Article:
In a perspective piece published in Open Forum Infectious Diseases, the authors questioned the most appropriate temperature cutoff to define a fever and the best method for assessing coronavirus disease 19 (COVID-19) fevers.

In March 2020, both the United States Department of Health and Human Services (DHHS) and the Centers for Disease Control and Prevention (CDC) recommended that individuals with a temperature greater than 100.4°F self-quarantine for 14 days. However, research suggests that less than half of patients who test positive for COVID-19 had temperatures greater than 102.2°F (9%) or 100.6°F to 102.2°F (34%).

Furthermore, the term “body temperature” is vague, as temperature varies by anatomical site. In general, axillary temperatures are lower than oral temperatures which are lower than rectal temperatures.


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Additionally, several biological features alter temperature including gender, ethnicity, and circadian rhythm. Environment factors such as makeup, sweat, distance between device and subject, ambient air temperature, and humidity can alter noncontact infrared thermometer accuracy.

Since the beginning of the COVID-19 pandemic, noncontact infrared thermometers have been used in clinical and public settings due to the ability to assess temperature while maintaining physical distance. However, among 46,000 travelers screened by infrared thermometers at airports in the United States, only a single COVID-19 infection was detected.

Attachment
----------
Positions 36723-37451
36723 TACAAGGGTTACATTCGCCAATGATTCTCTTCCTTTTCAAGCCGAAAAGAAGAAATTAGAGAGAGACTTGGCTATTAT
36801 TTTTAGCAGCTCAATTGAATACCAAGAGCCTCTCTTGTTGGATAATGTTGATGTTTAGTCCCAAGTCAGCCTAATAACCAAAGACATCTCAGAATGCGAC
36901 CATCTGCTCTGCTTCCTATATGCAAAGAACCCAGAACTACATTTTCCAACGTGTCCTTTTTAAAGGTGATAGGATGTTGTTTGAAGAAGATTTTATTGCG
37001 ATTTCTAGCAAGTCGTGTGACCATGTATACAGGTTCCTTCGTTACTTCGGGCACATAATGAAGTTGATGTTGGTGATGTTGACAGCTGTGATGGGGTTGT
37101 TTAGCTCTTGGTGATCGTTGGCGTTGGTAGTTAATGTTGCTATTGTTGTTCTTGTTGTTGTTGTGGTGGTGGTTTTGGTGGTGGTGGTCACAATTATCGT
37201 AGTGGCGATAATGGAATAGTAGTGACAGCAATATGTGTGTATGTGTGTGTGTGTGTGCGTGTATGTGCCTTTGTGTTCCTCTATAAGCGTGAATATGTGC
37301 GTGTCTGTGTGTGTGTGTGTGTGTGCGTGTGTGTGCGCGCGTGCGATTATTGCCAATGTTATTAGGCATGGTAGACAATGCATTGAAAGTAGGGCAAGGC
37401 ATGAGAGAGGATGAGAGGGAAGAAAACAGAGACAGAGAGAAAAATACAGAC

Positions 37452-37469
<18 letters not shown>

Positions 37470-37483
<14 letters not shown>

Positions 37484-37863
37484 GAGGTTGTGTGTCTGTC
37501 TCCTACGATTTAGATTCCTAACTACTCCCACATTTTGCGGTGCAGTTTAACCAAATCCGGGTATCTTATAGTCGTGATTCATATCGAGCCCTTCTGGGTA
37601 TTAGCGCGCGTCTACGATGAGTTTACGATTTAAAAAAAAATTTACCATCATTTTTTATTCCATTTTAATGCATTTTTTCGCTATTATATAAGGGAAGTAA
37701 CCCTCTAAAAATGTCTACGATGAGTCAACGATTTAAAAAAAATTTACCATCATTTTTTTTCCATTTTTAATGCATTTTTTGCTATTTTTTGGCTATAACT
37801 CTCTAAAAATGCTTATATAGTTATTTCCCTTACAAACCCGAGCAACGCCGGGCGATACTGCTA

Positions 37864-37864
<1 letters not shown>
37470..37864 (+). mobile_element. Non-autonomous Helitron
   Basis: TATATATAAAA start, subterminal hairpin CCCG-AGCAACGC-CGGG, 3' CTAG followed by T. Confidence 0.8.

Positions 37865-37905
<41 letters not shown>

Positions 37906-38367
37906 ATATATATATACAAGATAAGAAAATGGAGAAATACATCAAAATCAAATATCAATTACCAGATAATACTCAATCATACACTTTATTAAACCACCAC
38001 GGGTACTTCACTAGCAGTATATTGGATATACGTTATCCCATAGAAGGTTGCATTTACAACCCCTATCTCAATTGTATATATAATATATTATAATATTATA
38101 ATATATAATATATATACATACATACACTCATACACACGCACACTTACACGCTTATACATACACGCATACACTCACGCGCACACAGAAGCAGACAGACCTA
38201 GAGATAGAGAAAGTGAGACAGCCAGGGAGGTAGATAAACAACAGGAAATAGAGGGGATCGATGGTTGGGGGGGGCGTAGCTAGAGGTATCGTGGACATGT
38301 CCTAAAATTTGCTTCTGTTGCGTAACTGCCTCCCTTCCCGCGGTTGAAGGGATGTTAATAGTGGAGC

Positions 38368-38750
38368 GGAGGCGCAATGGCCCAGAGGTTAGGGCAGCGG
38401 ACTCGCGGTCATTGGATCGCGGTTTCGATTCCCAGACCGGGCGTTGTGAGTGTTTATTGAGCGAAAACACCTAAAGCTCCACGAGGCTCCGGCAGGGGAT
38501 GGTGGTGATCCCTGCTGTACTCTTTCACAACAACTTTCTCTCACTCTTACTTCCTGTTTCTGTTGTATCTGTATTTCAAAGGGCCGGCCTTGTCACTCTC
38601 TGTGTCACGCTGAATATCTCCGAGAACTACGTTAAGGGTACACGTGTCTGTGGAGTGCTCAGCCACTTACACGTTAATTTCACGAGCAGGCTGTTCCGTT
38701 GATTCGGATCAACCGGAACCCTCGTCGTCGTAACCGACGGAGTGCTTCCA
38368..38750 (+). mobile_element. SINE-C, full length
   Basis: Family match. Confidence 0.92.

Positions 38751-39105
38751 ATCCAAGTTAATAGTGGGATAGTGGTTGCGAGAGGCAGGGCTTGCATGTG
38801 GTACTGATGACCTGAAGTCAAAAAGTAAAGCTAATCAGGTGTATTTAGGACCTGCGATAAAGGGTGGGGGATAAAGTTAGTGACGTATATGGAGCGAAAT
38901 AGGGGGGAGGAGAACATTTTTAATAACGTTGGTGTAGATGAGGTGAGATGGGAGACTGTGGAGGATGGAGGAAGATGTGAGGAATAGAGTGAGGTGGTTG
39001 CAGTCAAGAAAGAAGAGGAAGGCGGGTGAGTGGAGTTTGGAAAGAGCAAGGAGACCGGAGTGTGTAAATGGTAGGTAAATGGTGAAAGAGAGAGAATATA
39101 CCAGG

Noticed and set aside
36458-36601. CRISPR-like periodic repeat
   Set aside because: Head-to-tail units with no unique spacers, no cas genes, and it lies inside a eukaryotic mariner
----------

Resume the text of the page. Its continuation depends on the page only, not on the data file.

Overall, current data suggest that COVID-19 fever cutoffs should be reevaluated, the paper authors concluded. Additionally, because 40% to 45% of COVID-19 infections are asymptomatic, any mass temperature-screening program is likely to fail.

The authors speculated that perhaps a more prudent mass-screening program should include innovative public health surveillance tactics involving group testing or data from wearable devices. However, current noncontact infrared temperature screenings for COVID-19 have not been successful.

Reference

Wright WF, Mackowiak PA. Why temperature screening for covid-19 with non-contract infrared thermometers doesn’t work. Open Forum Infect Dis. Published online December 14, 2020. doi:10.1093/ofid/ofaa603.

This article originally appeared on Infectious Disease Advisor